On the other hand, I have had my Instagram business account for well over 4 years and I’ve just surpass the 1000 mark. Could I double, triple, heck even quadruple my numbers over the next month if I wanted to? Sure! Could I do it in a way that is in alignment with my values? Not likely. Could I do it in a way that generates the kind of trust and loyalty I enjoy from the people in my current, small but highly engaged audience? I don’t think so. That’s why I don’t subscribe to those kind of strategies.

Slow, organic and relationship-focused growth has been a conscious and intentional choice on my part.

I don’t underestimate the privilege that allows me to make this choice and in the first few years of my business I worked several side jobs to pay my bills while I waited for things to start working in my business. I did VA and online business management work right alongside my coaching business until my business started making the kind of money I needed it to make.

I’ve also been at this game long enough to know what works and how long it typically takes to see results from my efforts. It’s longer than you think! I also wrote a post about how long it really takes to succeed in business which you can read here.

To illustrate my point on this I’d like to share a couple of examples.

Those who work with me will have already heard my anecdotes about Medium, how it took nearly a year of publishing weekly content on there before I started to hear from several new clients, that they had first found me on Medium or how it was around the one year mark of publishing a weekly blog post before the people who were applying to work 1:1 with me started to say that they had found me on Google.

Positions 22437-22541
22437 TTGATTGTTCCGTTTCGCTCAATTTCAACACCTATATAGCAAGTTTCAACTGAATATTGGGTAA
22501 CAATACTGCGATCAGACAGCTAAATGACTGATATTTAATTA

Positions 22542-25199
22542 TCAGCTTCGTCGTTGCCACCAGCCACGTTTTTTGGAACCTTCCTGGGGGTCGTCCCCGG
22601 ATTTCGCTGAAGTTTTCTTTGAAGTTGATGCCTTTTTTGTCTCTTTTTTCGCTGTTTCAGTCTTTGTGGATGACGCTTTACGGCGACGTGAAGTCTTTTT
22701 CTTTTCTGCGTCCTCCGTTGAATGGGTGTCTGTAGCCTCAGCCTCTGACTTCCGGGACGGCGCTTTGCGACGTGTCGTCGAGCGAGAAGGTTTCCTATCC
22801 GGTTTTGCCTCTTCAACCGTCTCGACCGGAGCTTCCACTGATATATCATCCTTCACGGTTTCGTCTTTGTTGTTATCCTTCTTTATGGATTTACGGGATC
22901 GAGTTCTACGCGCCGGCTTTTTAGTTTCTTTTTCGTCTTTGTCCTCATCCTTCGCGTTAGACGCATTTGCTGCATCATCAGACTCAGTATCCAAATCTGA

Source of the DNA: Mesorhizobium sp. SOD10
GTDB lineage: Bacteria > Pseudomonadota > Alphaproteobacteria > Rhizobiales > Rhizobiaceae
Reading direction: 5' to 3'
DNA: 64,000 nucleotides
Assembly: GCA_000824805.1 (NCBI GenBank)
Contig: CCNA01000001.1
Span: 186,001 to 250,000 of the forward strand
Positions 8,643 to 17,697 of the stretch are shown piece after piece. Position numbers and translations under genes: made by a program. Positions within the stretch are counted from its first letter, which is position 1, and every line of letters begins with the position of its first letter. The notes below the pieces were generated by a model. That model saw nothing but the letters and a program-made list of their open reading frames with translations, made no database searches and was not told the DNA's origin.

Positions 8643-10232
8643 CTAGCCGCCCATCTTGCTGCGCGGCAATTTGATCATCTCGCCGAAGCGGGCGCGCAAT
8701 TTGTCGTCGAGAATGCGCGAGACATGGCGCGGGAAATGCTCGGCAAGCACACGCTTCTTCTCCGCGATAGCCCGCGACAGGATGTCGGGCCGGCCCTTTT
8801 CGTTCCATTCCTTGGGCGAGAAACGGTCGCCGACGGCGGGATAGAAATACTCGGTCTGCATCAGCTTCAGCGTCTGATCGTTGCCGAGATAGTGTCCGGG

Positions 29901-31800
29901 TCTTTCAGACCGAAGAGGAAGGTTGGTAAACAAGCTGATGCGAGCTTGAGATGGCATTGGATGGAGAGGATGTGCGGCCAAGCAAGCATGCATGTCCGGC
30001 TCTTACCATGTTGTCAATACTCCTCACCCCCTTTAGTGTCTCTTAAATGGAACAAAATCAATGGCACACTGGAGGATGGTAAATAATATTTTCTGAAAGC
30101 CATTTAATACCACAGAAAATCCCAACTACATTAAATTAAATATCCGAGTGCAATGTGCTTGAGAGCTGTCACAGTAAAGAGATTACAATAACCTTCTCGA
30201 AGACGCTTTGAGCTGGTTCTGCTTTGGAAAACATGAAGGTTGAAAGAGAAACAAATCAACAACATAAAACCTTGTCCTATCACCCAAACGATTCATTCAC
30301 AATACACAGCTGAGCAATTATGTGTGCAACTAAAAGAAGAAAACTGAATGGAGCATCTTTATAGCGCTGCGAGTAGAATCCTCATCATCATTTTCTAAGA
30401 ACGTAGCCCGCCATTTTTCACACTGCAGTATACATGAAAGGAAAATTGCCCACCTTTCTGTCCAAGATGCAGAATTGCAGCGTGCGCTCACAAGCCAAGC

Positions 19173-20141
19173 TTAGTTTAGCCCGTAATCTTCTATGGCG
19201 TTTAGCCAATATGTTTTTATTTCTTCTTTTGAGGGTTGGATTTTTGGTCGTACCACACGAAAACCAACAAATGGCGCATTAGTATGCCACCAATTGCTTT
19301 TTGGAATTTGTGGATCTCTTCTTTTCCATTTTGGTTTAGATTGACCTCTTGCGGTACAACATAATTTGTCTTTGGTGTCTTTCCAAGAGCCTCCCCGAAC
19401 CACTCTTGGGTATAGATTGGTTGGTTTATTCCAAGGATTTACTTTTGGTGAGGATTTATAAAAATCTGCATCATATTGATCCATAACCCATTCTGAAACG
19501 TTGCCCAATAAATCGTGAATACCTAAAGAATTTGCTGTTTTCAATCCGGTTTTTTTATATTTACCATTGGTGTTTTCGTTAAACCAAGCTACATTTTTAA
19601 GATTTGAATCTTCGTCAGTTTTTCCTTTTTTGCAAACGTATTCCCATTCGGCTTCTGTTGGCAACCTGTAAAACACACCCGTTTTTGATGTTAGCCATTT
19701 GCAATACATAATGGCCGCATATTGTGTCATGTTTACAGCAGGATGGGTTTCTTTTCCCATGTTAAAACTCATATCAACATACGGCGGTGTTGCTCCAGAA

Many people will have also heard me share that despite consistently publishing on LinkedIn for the same amount of time, I’ve had nothing. No real engagement whatsoever. Despite the fact that I have well over 500 connections and I have it on good authority that the content I create serves people, there has been zero interaction. N-O-T-H-I-N-G. zilch.

Until there was.

Then one day, rather than get no likes and less than a handful of views, 2 of my published articles got 7 likes each and several comments apiece. To be honest I’m surprised, I had all but given up on LinkedIn and then as if by magic suddenly it seems like people are seeing my posts and they’re reacting positively.

Have I considered quitting publishing on LinkedIn over the past year or so? Yes, many times but I haven’t, because I know that success takes time. I know that success takes showing up consistently even when it seems like no one is paying attention. I know that there is a tipping point when all my effort adds up and I will start to see results.